Advanced analysis, Fitness-for-service and failure investigation are foremost among the strengths of LPI, Inc. LPI, Inc. has developed these strengths over years of experience in the analysis of structures and components found in a broad range of industries, including construction, utilities, manufacturing, and transportation. In all these endeavors, advanced stress analysis using the finite element method has been a critical part of the complete approach to solving clients' problems. The finite element analysis software used at LPI, Inc. are ANSYS, SAP, and LSDYNA, state-of-the-art commercial software packages recognized throughout industry as the leading products of their kind.
Members of LPI, Inc.'s analytical staff have successfully employed finite element analysis in all of the following areas of structural mechanics:
Performing piping analysis to nuclear standards has become a routine occurrence for most services providers. Performing those services when the loading is unique and transient in behavior is where LPI, Inc. excels. Our engineers have solved complex transient problems, involving waterhammer, harmonic, and flow induced vibration loading. We also extend the standard analyses to perform non-linear and elastic-plastic analyses to calculate the behavior as accurately as possible. We have performed qualification of systems to ASME Class 1 design transients associated with plant life extension support, valve closure transients and pipe break assessments.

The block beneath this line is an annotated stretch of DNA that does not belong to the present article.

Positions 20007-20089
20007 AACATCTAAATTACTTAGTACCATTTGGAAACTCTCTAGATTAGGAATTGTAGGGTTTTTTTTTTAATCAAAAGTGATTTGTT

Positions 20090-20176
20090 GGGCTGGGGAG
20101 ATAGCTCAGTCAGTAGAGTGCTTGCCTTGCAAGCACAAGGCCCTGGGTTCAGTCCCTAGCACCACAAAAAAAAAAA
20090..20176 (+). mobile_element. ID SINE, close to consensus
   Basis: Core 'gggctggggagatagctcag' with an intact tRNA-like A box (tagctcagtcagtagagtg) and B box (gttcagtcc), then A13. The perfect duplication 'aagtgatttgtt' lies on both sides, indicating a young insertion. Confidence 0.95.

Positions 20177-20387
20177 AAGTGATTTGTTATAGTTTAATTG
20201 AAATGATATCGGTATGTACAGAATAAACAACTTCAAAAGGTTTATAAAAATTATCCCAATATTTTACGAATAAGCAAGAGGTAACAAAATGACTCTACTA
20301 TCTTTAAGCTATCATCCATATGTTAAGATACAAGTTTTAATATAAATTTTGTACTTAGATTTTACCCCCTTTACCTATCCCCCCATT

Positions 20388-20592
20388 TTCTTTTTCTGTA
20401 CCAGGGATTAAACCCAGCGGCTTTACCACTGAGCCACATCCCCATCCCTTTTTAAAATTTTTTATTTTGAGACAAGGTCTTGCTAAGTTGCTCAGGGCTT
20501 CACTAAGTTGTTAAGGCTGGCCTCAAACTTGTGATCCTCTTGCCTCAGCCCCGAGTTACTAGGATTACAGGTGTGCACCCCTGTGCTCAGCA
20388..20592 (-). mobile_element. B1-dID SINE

LPI, Inc. utilizes the AutoPIPE and ANSYS software codes to perform code qualification of piping.
Wall thinning can occur in pressure boundary equipment, ranging from piping to vessels. LPI, Inc.'s engineers can perform assessments to develop continued component operation, even when wall thicknesses drop below code minimums. LPI, Inc. has experience implementing simplified methods outlined in ASME code cases (such as N-597), ASME's FFS-1 code or utilizing finite element analysis methods to determine local stress distribution. Additionally, fracture mechanics methods can be utilized to ensure flaw stability in the event of loss of integrity at the thinned region.